Morocco Legalizes Medical Cannabis

As more global corporations establish cannabis farms around the world, focus has increasingly shifted to Africa.

In Africa, more countries are decriminalizing marijuana usage, with Morocco being the most recent.

Morocco is a major grower of cannabis and a supplier of illegal by-products such as hashish.

Moroccan Medical Marijuana

In May, the North African country passed a law permitting the therapeutic use of cannabis, a momentous move for a country that was one of the world’s first producers of hashish.

According to the legal definition, cannabis can only be used in medicine, cosmetics, and even for industrial reasons.

The House of Representatives passed the bill with 119 votes in favor and 48 votes against.

Recreational use is still illegal and punishable under current law.

Rwanda legalized the production and processing of medical marijuana last year in order to increase revenue. The Rwandan government maintained that cannabis cultivation and distribution would be restricted to regulated outlets such as pharmacies, and that cannabis consumption will remain prohibited.

South Africa’s government is still working on plans to convert marijuana into a successful industry so the country might reap the benefits of the plant.

South Africa intends to sign the Cannabis for Private Purpose Bill into law in the fiscal year 2022/2023.

The Constitutional Court ruled in 2018 that cannabis use, possession, and growing in private residences was not illegal and should be permitted in South Africa.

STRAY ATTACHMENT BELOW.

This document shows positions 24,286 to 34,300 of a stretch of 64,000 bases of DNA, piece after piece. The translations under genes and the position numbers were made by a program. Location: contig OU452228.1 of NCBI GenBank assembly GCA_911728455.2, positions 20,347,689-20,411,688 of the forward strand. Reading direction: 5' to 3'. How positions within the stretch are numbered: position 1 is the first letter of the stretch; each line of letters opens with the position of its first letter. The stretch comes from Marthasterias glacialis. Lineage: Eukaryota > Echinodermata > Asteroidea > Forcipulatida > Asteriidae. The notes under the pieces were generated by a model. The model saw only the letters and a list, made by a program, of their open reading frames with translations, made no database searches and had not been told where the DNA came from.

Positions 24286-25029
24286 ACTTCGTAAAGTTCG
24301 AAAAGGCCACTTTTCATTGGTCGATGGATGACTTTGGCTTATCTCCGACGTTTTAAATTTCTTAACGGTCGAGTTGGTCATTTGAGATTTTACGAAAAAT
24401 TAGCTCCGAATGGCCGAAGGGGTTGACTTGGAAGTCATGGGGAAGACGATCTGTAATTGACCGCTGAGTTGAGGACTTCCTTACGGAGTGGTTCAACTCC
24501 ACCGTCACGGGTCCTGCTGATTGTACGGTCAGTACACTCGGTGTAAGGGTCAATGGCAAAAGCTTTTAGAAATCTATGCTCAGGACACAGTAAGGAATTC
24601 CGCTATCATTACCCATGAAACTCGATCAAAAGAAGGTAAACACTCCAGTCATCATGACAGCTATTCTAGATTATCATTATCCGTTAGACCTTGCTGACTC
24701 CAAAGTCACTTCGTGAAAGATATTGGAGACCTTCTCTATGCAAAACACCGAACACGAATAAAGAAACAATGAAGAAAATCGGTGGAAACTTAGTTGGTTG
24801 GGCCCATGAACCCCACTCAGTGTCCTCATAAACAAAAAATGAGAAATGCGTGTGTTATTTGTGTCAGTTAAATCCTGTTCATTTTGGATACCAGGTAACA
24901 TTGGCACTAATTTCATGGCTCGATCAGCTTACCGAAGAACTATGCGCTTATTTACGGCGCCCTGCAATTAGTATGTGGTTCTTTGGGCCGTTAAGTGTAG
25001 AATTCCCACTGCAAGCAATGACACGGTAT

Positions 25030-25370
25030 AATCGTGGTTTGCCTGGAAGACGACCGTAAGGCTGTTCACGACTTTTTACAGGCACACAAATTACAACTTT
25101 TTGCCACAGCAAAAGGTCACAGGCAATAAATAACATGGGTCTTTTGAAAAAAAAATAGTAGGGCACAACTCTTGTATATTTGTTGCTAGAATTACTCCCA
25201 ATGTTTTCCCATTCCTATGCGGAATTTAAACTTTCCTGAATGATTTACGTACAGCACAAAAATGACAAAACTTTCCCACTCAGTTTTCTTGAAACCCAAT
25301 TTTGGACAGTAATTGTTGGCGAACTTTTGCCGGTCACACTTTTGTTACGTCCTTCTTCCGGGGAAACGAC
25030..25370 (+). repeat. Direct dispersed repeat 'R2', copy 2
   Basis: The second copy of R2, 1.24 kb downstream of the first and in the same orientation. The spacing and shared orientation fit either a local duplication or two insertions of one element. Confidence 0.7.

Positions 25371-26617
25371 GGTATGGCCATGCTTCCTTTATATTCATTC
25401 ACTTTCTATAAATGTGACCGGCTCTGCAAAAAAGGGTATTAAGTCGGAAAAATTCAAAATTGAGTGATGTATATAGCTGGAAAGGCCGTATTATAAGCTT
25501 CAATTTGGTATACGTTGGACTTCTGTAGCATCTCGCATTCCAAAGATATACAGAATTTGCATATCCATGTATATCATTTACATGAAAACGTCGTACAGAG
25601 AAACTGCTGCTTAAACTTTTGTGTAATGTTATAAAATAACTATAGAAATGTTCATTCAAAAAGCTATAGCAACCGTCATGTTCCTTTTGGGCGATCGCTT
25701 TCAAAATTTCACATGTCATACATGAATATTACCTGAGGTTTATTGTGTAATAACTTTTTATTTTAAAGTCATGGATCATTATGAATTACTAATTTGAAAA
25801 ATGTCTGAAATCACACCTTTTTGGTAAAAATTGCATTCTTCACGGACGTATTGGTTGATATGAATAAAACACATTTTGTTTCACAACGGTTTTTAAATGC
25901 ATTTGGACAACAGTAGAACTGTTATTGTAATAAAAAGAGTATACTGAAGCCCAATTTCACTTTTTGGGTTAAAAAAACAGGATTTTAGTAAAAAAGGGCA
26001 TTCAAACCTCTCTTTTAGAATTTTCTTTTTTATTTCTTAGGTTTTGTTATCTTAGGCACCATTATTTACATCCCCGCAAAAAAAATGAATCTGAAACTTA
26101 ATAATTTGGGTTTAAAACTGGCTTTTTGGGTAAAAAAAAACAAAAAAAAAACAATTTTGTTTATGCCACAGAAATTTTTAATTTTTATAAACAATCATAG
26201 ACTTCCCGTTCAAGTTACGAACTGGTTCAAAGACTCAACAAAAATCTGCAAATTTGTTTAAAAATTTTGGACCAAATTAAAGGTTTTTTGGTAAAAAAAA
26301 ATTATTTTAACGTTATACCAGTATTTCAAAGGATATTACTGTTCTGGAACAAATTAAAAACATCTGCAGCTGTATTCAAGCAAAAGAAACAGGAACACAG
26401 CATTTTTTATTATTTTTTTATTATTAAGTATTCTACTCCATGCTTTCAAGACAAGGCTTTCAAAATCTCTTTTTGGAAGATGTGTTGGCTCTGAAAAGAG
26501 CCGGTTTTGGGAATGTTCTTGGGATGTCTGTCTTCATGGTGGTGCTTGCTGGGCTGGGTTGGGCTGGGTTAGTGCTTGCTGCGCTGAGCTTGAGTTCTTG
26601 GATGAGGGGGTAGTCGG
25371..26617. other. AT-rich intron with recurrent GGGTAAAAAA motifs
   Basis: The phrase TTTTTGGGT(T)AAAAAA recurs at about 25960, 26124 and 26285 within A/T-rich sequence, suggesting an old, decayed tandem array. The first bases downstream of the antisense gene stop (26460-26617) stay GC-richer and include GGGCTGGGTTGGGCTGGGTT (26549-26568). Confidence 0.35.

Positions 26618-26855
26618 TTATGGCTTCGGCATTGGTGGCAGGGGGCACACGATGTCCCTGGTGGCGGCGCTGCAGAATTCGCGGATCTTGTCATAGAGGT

The government has 24 months to enact the law.

Cannabis in Africa

To reduce cannabis use, Uganda enacted one of the strictest laws in the world, while still allowing the product to be commercialized.

In 2019, the Ugandan government spent more than $264,000 on high-quality cannabis seeds. After receiving authorization from the European Union in 2019, they were able to secure buyers from Germany and Canada.

Lesotho, Zambia, and Zimbabwe are among the African countries that have authorized the commercial use and export of cannabis.

Cannabis Sativa has more than 50,000 potential industrial uses, including as a substitute for paper, cardboard, and cotton, as well as medical uses.

According to a 2019 report by the Africa Regional Hemp and Cannabis Association, Africa’s contribution to the global cannabis market was $37.3 billion, accounting for 11% of the global industry.

According to a research by the UN Office on Drugs and Crime (UNODC), 19 out of 53 African nations reported cannabis production on their soil between 1995 and 2005.

In 2005, the UNODC estimated that world cannabis herb production was 42,000 metric tons. Africa alone was responsible for 10,500 metric tons, or 25% of the total.

The American continent accounted for 46% of world cannabis output, with North America accounting for 23% and South America accounting for another 23%.

Because of the hazards, countries throughout the world have made personal use of cannabis illegal, particularly among smokers.

The drug has been associated with alleged negative health effects such as lung cancer, mental disease, and other social difficulties in people who overuse it.

Questions remain about whether countries should legalize cannabis at the expense of individual health while stakeholders continue to push for its industrial use to be legalized.


Original article: